The day after Matt died, I knew I wasn’t safe without my food.  I had gone to my parents’ as quickly as I could get there safely and didn’t pack it.  It’s not that their house is polluted with crap, but I know my disease.  And I know my disease LOVES any opportunity to get me, and if there ever was an opportunity, it was this.  So, Mike brought me my food.  And I haven’t looked back since.  It’s allowed me to show the fuck up, fully.  It’s allowed me to know that the mirror smack isn’t real, despite how real it feels and looks, and I swear is.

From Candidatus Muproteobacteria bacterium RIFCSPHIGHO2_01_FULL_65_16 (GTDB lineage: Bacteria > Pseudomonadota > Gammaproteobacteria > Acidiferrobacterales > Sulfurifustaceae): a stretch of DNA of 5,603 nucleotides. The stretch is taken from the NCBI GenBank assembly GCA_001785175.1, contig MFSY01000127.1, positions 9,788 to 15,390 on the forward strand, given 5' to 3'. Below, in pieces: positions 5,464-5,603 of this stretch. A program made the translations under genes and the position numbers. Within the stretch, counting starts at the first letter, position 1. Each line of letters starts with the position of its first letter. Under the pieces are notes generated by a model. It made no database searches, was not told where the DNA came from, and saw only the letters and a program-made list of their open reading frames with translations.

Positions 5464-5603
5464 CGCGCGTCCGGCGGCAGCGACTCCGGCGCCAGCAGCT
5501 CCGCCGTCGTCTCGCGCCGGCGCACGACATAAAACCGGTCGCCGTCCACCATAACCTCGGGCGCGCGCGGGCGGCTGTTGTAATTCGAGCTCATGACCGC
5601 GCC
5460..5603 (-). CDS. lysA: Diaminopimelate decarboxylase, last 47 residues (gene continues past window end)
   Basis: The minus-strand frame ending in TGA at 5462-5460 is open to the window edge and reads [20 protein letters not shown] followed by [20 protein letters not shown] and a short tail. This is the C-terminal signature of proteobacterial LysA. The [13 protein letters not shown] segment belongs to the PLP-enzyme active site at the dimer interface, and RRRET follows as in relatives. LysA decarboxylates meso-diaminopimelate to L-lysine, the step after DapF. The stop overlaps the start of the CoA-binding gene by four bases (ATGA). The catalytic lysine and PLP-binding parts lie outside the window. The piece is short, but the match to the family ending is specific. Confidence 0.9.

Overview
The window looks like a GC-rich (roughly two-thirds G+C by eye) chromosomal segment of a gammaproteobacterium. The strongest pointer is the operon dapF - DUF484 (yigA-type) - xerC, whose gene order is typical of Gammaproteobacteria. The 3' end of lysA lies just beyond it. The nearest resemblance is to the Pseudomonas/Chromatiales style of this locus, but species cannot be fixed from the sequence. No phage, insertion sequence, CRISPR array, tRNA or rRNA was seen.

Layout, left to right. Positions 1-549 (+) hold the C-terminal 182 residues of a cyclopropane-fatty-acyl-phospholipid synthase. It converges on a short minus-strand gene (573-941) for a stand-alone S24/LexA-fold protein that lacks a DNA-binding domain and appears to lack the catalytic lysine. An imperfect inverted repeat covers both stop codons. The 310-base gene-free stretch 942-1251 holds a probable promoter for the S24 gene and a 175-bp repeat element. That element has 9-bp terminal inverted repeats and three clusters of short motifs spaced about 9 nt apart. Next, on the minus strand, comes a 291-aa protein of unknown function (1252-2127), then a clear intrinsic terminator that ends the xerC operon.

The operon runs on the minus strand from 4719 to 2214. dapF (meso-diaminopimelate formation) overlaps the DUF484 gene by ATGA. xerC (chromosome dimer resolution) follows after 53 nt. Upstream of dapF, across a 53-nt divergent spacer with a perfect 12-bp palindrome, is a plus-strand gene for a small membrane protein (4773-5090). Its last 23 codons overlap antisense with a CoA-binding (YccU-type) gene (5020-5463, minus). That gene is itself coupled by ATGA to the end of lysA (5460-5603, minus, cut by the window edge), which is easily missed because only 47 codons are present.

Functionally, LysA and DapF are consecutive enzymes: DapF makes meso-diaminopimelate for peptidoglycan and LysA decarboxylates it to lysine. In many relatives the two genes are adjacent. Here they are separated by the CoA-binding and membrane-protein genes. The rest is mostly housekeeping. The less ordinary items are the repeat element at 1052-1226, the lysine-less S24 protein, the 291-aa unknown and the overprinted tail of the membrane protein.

I have discipline in spades, and now I know why (witness my mom) and am also so very grateful.  Having a foundation of routine and doing the next thing right for myself has allowed me to function.  Not over function – I have taken time off work, canceled meetings and social events that I didn’t feel up to, but shown up for myself.  I haven’t missed a day at the gym even if the workout didn’t feel like Alison.  It’s my grounding place and where I connect and how I do right by me – every day.  It’s not to burn calories, but to tackle the hardest part of my day first and exceed my own expectations of what I’m capable of.  It helps lessen the anxiety and get underneath.  Fast.  Plus, Matt loved to train when he was able to so why wouldn’t I continue to do something we could share?